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Get your kid to eat a school lunch – that's healthy

A dietitian helped a local mother find nutritious food that her daughter won't trade at lunch time.

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RALEIGH, N.C. — Packing a lunch your child will actually eat is one of the big stresses of the school year. A dietitian helped a local mother find nutritious food that her daughter won't trade at lunch time.

Jill Simpson won't call her 7-year-old daughter Lande a picky eater – just a very finicky one.

"There are some days when carrots are her favorite food, and the next day she can't stand them," Simpson.

Lande will also refuse a sandwich, so packing a school lunch for her daughter becomes a challenge for Simpson.

WRAL News brought in registered dietitian Marcia Mills to help ease this mom's back-to-school stress.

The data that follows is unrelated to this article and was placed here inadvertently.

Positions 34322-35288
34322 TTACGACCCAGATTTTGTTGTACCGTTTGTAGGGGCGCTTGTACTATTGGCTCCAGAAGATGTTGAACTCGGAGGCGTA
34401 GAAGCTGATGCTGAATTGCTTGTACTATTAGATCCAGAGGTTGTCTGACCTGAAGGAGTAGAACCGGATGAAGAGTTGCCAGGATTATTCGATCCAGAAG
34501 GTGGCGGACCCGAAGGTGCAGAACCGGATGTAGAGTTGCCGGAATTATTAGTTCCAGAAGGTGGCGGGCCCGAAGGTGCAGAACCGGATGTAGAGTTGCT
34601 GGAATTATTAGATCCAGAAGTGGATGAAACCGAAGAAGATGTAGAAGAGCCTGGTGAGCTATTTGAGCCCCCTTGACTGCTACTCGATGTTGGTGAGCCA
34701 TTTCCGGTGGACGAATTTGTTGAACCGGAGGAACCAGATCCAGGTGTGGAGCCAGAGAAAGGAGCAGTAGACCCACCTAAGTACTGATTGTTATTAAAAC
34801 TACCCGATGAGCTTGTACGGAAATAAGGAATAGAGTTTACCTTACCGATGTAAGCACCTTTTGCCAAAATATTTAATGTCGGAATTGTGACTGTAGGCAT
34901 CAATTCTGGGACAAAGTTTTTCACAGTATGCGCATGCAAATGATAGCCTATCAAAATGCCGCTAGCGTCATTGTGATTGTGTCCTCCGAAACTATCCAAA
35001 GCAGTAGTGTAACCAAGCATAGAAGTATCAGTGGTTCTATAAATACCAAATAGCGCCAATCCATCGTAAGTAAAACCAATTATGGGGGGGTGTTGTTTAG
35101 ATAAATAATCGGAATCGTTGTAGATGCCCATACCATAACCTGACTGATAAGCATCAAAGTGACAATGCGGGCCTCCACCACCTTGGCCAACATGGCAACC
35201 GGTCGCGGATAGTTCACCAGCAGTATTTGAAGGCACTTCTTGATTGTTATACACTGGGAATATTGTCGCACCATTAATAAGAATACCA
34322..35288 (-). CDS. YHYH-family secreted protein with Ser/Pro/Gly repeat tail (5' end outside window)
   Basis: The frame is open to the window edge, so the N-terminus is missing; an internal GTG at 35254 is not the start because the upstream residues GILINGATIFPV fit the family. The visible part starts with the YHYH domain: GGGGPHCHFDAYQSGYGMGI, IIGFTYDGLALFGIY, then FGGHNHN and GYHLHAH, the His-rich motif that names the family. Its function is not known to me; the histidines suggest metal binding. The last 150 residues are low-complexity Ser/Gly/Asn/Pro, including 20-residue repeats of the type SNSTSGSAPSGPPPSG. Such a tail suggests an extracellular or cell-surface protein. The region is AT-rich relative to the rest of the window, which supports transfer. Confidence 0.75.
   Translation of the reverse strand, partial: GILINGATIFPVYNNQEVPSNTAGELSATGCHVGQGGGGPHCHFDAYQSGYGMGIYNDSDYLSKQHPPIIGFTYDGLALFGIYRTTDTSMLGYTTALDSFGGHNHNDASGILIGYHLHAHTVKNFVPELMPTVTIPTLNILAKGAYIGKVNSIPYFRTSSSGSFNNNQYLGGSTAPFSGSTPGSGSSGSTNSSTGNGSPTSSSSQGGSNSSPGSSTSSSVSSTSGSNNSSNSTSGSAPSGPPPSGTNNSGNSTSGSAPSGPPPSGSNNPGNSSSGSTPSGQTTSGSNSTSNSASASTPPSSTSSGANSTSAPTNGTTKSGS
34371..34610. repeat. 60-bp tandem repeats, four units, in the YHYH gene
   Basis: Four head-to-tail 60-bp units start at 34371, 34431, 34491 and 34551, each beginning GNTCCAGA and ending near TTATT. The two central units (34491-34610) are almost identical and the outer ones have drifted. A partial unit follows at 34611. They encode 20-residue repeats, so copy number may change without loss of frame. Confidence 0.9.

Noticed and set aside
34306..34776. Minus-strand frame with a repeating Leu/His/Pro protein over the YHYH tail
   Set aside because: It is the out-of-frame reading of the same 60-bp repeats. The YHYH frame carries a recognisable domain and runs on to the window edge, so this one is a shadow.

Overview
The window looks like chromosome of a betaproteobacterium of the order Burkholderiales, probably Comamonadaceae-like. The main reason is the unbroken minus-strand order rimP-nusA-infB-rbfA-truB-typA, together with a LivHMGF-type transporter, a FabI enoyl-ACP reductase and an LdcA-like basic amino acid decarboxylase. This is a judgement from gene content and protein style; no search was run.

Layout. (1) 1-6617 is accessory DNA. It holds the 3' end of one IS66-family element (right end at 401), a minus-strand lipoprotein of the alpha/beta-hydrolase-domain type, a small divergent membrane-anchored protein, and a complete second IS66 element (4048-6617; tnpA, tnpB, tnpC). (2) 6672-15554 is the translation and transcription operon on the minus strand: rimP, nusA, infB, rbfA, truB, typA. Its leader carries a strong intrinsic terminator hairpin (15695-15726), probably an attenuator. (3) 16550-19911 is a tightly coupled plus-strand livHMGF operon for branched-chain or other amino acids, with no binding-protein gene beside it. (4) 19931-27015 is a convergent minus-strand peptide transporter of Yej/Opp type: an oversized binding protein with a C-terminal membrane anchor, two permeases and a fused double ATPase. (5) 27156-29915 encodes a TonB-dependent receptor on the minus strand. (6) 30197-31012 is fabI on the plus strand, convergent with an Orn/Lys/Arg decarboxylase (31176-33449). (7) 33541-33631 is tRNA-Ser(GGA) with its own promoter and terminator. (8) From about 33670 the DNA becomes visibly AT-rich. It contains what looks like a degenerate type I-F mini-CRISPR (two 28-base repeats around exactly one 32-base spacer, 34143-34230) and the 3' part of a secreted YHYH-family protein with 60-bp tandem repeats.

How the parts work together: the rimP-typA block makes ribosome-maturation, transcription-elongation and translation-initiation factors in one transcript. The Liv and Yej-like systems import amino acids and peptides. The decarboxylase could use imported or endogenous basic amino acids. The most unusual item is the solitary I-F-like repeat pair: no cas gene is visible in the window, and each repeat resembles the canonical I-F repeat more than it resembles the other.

Mills started in the grocery store and let Lande help pick out her lunch food, even choosing between red, orange and green peppers.

As for the sandwich situation, Mills said parents can find alternatives to that seeming school-lunch staple.

"I like the hummus, because it's a bean or a pea," Mills said. Crackers with a few ounces of cheese for protein can be another sandwich replacement.

Mills took a good look at food labels, keeping an eye out in particular for high sugar levels. Diet peanut butter, for example, wasn't worth it, because it has more sugar than regular peanut butter, she said.

The dietitian recommended filling lunch boxes with applesauce with no sugar added, cereal bars with fewer than 100 calories and goldfish only of the whole-grain variety.

Simpson took those new lunch ideas home and put them to practice. Lande helped pack the lunch, picking out her fruit and carrots – for the ranch dressing, of course. With the encouragement of ranch, Lande even tried red pepper slices for the first time.

A couple tablespoons of hummus with baked pita chips replaced the sandwich, and Lande chose a chocolate cookie for a treat. With those starchy items, Simpson put water, instead of juice, into Lande's thermos.

The result? Lande ate the lunch without prompting.

"This is great, really. Cool!" her mother exclaimed.



Kim Dean, Reporter
Anne Johnson, Web Editor

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